Old School Marketing Done Right
Large companies often run sweepstakes or contests offering a a prize in exchange for filling out a form or making a purchase. The odds of winning one seem about as remote as hitting the lottery. The prizes? Generally tchotchkes. Overall, not very enticing. The photo web site Luminous Landscape has run a few contests and just announced their most recent one. Unlike their rote corporate siblings, the Luminous Landscape ones have a refreshing feel. To start with, the site's ambiance is much more like a small labor of love than a monster corporate site. The natural implication is significantly fewer visitors than the big boys meaning there is at least a slightly better chance of winning. Still probably measured in the thousands, there's not that great a chance, but it's way better than when there are a few million other folks entered with you. They aren't screwing around with their prizes either. The latest contest is Win The lens of Your Choice. There is a little fine print, but most of it is in bold near the top: Any Lens For Any Camera Valued Up To $2,000. So, you can't get a $6,800, 12 pound, 400mm f/2.8 L IS USM, the $2,000 limit is more than reasonable, and will allow for the vast majority of lenses to be in play. And let's face it, while I'd LOVE to have one of those lenses, it's way down the list for the type of shooting I do. Two other refreshing aspects: 1) the fact the reason for the contest ("To entice you to purchase one of our products") is put right out there in front, and 2) the way to enter is to purchase something that is actual of value. I've been interested in one of the tutorial offerings (called "From Camera To Print for a while, but never pulled the trigger. I haven't been shooting that much recently because of my work schedule and at almost 7 hours, it's a pretty big tutorial. I probably would have ended up getting it at some point, but adding the (remote) possibility of winning a new lens is enough to make the purchase. Chalk one up for marketing strategy. A final note, I appreciate the upfront 'no purchase necessary' statement: > And finally, to satisfy the law in some countries â€“ no purchase > is necessary. You will be entered into the competition by simply > registering your name in our store. But, if you do this, while > within the letter of the law you are of course defeating the > purpose of the whole exercise. You must decide if that's really > what you want to do.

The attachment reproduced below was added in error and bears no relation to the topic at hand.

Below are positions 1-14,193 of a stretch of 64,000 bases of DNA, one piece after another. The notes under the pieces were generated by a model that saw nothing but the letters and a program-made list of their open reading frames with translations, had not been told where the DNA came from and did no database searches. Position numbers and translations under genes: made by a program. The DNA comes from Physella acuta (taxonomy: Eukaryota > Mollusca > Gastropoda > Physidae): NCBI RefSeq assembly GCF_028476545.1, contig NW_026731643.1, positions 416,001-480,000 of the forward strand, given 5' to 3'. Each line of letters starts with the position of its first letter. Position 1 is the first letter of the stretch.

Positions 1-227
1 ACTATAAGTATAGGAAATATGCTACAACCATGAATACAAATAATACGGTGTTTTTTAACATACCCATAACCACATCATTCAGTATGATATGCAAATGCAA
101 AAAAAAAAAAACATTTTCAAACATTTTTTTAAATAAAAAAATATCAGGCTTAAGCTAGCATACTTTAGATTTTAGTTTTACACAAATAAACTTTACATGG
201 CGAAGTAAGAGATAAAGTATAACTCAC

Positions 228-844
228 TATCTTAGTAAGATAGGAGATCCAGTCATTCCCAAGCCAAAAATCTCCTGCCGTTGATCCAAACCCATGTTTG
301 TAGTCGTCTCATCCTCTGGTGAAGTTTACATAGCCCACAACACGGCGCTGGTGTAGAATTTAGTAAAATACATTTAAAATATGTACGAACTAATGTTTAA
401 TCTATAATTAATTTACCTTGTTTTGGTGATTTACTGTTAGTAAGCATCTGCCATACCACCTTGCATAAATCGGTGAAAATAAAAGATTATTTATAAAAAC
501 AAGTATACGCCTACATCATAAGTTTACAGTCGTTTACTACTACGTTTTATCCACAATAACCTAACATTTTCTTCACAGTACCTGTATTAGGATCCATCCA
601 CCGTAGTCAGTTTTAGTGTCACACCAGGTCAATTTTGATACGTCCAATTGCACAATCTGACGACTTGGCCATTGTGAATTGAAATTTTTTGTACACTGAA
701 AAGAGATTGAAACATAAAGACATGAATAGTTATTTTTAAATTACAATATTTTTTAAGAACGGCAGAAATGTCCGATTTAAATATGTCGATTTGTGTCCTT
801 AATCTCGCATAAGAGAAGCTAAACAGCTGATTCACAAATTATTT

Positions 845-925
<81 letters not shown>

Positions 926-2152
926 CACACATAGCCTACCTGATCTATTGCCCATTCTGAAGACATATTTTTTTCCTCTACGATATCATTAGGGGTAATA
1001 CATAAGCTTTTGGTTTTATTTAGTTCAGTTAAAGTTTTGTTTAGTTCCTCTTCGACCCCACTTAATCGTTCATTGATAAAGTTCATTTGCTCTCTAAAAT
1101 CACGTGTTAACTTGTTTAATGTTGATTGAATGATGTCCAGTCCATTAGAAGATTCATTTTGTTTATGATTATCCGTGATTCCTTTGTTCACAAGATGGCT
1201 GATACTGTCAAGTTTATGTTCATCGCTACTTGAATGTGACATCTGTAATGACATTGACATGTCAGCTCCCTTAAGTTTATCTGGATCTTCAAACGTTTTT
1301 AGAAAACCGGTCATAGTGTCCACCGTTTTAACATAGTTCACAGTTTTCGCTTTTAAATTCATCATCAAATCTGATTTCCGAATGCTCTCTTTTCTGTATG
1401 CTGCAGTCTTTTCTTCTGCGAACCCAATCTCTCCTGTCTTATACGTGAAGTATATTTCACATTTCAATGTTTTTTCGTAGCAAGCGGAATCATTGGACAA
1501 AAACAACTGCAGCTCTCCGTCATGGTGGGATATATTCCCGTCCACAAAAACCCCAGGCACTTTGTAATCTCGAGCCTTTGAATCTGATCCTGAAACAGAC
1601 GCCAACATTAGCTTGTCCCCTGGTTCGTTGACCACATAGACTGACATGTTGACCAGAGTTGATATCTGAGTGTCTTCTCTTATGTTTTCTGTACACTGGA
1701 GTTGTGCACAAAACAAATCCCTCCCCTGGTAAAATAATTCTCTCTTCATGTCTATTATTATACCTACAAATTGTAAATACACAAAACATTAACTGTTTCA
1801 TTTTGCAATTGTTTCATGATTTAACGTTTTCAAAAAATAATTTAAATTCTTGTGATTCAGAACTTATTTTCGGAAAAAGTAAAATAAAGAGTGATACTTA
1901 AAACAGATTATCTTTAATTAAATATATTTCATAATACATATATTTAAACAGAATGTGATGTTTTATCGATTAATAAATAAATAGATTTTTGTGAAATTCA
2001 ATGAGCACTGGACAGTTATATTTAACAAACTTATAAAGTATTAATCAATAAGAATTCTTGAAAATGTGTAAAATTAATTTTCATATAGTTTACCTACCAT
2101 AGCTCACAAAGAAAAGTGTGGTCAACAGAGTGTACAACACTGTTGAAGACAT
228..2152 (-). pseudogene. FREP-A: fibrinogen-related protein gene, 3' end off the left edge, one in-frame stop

If this was a big company, I'd consider the no purchase option. Since it's more of a guy running a site on a subject he's passionate about, there's no way I would do that.